Istanbul University has received a multipurpose simulator complex from Transas Marine. The package includes a full mission navigational simulator NTPRO 5000 and a four-workplace multifunction simulator class that will enable training in shiphandling, radio-communication and liquid cargo handling operations.
According to Transas, the project’s requirement to house a 270-degree visualization bridge in a space-constraint room presented a challenge. Taking into account the university’s plans to move to new facilities in the future, Transas provided a configurable and cost-effective solution for easy dismantling and reassembly.
Buffalo Computer Graphics (BCG) Inc. has delivered a series of simulation products to Maritime Training International (MTI), in Jacksonville, Fla. MTI contacted BCG earlier this year and opened discussions to add simulation capabilities to its existing inventory of maritime training resources.
MTI shipped three laptops to Buffalo for BCG engineers to install and configure two of the laptops with Raytheon’s NSC ECDIS software and ARPA/Radar software in addition to BCG’s Virtual Steering Stand (VSS) software; the third computer was configured with BCG’s Instructor software (the Enhanced Graphical User Interface). This software package will enable MTI to teach ECDIS courses as well as various radar courses.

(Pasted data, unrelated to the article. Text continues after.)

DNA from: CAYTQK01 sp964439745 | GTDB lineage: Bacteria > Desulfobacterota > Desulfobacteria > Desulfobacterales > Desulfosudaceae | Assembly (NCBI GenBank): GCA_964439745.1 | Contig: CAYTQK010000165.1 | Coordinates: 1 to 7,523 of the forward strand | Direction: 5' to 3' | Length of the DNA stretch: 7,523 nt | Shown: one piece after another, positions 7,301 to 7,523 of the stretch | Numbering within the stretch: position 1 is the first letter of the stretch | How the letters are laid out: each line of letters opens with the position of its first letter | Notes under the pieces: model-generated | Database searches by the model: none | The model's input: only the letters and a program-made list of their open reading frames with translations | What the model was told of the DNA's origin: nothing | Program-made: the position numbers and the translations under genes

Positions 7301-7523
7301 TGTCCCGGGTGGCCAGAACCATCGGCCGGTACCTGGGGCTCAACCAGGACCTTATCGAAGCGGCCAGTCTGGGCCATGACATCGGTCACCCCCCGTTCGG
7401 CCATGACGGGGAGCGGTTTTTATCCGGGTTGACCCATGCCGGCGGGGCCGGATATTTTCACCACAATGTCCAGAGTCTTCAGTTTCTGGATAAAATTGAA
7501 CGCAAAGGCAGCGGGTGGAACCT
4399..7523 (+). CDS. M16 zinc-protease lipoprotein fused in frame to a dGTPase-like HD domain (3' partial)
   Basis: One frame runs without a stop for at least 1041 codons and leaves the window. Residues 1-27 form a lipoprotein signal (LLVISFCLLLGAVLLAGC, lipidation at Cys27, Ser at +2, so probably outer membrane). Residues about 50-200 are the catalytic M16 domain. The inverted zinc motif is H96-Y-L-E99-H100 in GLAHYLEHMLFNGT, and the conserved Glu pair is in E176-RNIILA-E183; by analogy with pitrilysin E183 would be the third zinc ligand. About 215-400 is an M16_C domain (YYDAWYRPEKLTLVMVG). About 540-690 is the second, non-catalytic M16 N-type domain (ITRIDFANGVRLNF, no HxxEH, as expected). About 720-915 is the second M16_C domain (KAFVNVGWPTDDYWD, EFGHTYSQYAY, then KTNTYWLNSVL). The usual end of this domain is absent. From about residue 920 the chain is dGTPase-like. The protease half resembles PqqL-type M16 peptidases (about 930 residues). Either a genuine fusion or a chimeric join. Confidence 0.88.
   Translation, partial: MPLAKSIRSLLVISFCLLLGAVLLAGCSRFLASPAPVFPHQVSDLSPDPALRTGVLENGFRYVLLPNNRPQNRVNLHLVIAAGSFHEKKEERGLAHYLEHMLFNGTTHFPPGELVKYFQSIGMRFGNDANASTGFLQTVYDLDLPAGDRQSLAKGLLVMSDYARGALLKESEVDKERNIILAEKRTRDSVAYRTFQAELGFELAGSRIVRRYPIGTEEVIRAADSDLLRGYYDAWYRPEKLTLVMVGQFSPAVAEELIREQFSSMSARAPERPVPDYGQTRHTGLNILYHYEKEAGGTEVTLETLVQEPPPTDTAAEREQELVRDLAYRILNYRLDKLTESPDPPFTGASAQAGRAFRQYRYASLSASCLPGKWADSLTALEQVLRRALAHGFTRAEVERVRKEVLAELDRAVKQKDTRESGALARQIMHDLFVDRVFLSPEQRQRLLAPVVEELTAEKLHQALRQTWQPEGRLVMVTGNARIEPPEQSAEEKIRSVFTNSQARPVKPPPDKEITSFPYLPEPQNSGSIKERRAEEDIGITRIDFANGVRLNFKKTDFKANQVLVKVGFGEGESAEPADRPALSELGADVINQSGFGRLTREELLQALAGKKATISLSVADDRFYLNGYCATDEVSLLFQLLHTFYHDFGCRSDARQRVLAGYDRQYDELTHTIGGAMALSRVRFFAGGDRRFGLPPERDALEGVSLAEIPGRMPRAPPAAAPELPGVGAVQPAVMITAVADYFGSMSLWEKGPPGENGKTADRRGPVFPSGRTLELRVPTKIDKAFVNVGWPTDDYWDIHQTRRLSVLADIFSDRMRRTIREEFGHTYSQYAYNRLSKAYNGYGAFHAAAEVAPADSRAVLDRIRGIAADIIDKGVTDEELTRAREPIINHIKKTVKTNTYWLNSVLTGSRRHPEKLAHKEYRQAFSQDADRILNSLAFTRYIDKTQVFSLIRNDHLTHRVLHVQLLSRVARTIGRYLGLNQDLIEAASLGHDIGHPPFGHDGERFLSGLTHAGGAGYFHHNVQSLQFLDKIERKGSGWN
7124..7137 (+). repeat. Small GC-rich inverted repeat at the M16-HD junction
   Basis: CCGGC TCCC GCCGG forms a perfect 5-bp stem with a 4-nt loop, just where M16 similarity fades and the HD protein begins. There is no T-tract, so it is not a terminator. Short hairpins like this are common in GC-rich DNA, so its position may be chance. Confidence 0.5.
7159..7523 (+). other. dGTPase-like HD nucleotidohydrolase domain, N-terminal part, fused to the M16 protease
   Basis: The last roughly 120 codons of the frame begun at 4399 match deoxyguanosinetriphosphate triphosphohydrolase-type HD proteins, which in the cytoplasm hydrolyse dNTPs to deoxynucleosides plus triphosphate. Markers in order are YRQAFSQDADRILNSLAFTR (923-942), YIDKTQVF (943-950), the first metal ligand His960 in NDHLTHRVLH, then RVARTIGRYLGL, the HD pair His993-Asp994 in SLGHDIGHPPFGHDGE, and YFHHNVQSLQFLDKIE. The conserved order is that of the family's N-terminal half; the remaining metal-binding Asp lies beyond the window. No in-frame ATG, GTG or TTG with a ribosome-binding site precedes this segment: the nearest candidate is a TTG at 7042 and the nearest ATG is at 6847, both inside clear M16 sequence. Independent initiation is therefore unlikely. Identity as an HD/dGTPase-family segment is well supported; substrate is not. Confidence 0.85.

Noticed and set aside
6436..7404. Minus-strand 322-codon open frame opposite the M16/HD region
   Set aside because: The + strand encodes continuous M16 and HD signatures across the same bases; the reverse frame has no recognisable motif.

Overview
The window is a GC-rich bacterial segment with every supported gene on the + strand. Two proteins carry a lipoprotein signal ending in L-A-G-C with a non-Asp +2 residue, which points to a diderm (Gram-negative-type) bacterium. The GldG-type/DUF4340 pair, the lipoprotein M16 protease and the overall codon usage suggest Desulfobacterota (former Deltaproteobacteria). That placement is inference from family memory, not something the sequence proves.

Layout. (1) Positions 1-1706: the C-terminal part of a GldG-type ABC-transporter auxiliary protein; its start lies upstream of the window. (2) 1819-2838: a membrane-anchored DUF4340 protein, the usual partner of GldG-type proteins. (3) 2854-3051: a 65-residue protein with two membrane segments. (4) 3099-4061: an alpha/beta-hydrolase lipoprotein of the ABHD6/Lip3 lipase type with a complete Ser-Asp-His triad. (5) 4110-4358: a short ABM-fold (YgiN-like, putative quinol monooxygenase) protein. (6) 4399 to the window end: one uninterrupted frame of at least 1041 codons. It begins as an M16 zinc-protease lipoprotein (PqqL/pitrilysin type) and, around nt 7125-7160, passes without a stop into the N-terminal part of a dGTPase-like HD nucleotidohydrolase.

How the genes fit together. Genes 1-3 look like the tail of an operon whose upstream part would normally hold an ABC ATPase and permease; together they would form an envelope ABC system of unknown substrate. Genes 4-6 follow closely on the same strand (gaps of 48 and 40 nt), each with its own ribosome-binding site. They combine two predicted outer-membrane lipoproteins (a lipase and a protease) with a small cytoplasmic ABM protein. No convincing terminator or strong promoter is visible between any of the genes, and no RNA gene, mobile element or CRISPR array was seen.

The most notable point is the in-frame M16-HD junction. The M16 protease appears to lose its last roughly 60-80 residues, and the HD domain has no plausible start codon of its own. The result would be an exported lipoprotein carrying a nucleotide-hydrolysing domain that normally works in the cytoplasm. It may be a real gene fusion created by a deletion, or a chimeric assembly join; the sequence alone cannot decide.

After the laptops were delivered to MTI, Captain Nick Andrew (MTI’s president and owner) installed the student stations into two custom made enclosures that will house the computers and two monitors.
Currently, MTI has two student stations with plans to upgrade to a third station in 2015.
Buffalo Computer Graphics (BCG) has reported that it has upgraded the technology used by two of its existing customers for radar training and simulation.
The River School in Memphis, Tennessee, received laptops preloaded with BCG’s simulation software. They will be used alongside BCG’s PCS-250 Portable Radar Stimulator and four Furuno Radars for portable training at various locations around the country.
Elsewhere, Columbia Pacific Maritime in Portland, Oregon, has expanded its radar simulation capabilities by adding a Tabletop Steering Console and BCG’s Virtual Steering Software.
BCG says the upgrade will provide students with the ability to control their own ship’s heading and speed as well as providing Auto Pilot capability and visual indicators of the vessel’s operating parameters.